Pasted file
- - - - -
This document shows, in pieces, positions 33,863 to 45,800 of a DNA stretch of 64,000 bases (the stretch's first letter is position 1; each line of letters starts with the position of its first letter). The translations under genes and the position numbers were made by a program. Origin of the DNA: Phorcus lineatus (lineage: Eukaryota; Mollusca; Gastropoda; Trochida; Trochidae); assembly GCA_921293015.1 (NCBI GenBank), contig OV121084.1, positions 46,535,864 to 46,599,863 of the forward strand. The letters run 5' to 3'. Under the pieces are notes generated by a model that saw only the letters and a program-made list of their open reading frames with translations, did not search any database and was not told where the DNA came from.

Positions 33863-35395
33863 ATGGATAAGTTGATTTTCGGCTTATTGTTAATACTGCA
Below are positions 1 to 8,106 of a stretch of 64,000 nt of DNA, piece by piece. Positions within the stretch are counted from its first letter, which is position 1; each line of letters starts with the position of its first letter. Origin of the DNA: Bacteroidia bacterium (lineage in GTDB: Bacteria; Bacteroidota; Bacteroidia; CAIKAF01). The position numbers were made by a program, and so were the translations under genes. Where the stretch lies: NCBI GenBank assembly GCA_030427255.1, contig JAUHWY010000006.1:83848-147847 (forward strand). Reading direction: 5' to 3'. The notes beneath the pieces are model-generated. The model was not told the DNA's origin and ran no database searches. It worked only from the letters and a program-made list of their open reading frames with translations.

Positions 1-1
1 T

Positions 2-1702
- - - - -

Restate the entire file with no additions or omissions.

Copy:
This document shows, in pieces, positions 33,863 to 45,800 of a DNA stretch of 64,000 bases (the stretch's first letter is position 1; each line of letters starts with the position of its first letter). The translations under genes and the position numbers were made by a program. Origin of the DNA: Phorcus lineatus (lineage: Eukaryota; Mollusca; Gastropoda; Trochida; Trochidae); assembly GCA_921293015.1 (NCBI GenBank), contig OV121084.1, positions 46,535,864 to 46,599,863 of the forward strand. The letters run 5' to 3'. Under the pieces are notes generated by a model that saw only the letters and a program-made list of their open reading frames with translations, did not search any database and was not told where the DNA came from.

Positions 33863-35395
33863 ATGGATAAGTTGATTTTCGGCTTATTGTTAATACTGCA
Below are positions 1 to 8,106 of a stretch of 64,000 nt of DNA, piece by piece. Positions within the stretch are counted from its first letter, which is position 1; each line of letters starts with the position of its first letter. Origin of the DNA: Bacteroidia bacterium (lineage in GTDB: Bacteria; Bacteroidota; Bacteroidia; CAIKAF01). The position numbers were made by a program, and so were the translations under genes. Where the stretch lies: NCBI GenBank assembly GCA_030427255.1, contig JAUHWY010000006.1:83848-147847 (forward strand). Reading direction: 5' to 3'. The notes beneath the pieces are model-generated. The model was not told the DNA's origin and ran no database searches. It worked only from the letters and a program-made list of their open reading frames with translations.

Positions 1-1
1 T

Positions 2-1702